Comments: The agency issued its systems development methodology in September 2001, and received OMB approval for a revised version 2 in March 2004. The methodology includes (1) steps necessary to document functional requirements, (2) an appendix on configuration management that describes the Configuration Management Program and includes the policy that requires an established baseline and configuration management, (3) an appendix on Quality Assurance that describes the Quality Assurance Program training and requires that a quality assurance plan be developed for IT projects. As to establishing policies and procedures for software acquisition, in January 2004, SBA contracted for development of software acquisition methodology and received final documentation at the end of April 2004. SBA stated that software acquisition, policies, procedures and processes will be institutionalized by the end of 2004.

    Recommendation: In the IT architecture area, the Administrator, SBA, should direct the CIO to: (1) develop a systematic process for architecture development to ensure that the architecture will meet SBA's current and future information processing needs; (2) establish policies and procedures for architecture maintenance to ensure that new systems and software changes are compatible with other systems and SBA's planned operating environment; and (3) set a target date for implementation of the maintenance processes.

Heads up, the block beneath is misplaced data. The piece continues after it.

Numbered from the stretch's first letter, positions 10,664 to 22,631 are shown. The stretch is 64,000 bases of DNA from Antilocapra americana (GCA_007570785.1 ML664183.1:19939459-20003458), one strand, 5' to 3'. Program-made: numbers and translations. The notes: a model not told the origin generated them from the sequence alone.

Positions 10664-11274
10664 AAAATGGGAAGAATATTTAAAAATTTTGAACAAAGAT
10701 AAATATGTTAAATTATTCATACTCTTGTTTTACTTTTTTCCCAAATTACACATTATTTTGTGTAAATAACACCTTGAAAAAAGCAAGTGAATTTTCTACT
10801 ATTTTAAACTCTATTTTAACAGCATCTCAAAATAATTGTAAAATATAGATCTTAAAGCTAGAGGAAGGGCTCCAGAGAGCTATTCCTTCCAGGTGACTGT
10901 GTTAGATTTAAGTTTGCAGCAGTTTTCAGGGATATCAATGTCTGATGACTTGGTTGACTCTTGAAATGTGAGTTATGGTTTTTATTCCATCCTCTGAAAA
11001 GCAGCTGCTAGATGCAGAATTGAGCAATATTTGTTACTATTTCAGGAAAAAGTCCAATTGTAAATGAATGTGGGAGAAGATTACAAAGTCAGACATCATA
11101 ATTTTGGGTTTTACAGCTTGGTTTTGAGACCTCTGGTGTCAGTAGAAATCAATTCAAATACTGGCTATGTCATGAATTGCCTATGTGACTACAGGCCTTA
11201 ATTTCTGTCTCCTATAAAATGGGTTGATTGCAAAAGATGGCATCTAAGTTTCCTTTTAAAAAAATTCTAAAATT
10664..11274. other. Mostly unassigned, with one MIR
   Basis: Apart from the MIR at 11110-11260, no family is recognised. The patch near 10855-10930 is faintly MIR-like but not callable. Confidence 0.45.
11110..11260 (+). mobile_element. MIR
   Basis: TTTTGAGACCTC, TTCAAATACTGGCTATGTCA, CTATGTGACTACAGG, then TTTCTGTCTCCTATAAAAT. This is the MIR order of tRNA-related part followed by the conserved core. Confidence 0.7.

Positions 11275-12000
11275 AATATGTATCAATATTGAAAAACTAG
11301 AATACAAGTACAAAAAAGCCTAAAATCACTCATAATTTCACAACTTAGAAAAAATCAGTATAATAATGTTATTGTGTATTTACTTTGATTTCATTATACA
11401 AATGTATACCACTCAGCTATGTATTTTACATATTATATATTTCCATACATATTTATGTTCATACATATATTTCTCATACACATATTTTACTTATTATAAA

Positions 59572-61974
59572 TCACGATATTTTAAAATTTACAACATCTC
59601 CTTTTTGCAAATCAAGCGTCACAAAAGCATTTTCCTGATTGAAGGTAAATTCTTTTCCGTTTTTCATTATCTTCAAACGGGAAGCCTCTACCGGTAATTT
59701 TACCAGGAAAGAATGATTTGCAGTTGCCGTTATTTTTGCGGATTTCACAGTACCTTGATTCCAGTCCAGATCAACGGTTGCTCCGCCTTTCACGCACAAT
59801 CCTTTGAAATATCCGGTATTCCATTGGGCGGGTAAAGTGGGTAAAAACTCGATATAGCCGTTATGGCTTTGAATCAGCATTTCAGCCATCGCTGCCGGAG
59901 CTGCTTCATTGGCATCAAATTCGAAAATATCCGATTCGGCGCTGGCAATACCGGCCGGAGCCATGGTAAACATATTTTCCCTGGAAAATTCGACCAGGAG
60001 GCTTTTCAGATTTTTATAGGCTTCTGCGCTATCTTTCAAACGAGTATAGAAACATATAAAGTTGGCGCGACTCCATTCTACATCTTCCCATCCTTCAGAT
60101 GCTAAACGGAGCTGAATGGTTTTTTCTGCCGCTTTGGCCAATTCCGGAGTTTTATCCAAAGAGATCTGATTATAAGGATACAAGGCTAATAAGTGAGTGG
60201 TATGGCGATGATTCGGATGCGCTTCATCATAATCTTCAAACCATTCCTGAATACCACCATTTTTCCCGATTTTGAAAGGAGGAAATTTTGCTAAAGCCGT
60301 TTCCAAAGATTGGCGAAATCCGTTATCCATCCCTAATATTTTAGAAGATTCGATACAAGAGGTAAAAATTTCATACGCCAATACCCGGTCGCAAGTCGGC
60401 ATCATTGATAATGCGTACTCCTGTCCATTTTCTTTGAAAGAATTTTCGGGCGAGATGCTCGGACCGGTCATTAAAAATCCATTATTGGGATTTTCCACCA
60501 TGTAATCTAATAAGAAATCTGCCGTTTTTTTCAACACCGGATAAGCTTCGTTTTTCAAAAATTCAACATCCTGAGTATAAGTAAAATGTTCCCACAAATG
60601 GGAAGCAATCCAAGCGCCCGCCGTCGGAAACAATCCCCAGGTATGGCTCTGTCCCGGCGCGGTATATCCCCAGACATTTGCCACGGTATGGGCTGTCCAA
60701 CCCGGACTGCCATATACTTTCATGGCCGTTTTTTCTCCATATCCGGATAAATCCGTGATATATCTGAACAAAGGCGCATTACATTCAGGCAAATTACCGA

Agency Affected: Small Business Administration

    Status: Closed - Implemented

    Comments: SBA's Office of the Chief Information Officer developed an Enterprise Architecture Program to guide the agency in complying with the Clinger-Cohen Act requirements. The program is complementary to and integrated with the roles, processes and procedures for managing IT projects as investments. SBA's "Enterprise Architecture Program Policies and Procedures" guide describes a systematic process for architecture development and establishes policies and procedures for architecture maintenance. On June 30, 2003, SBA instituted the agency's enterprise architecture policies and procedures and began its biennial maintenance procedure.

    Recommendation: In the investment management area, the Administrator, SBA, should direct the CIO to adopt policies and procedures and define processes for: (1) investment selection to ensure that IT projects result in mission-focused benefits and that risk-adjusted return on investment is maximized; (2) investment control to determine whether selected projects are being developed on time, within budget, and according to requirements, and to take corrective actions as appropriate; and (3) investment evaluation by conducting postimplementation reviews to determine whether completed projects are generated expected mission-focused benefits.

    Agency Affected: Small Business Administration

    Status: Closed - Implemented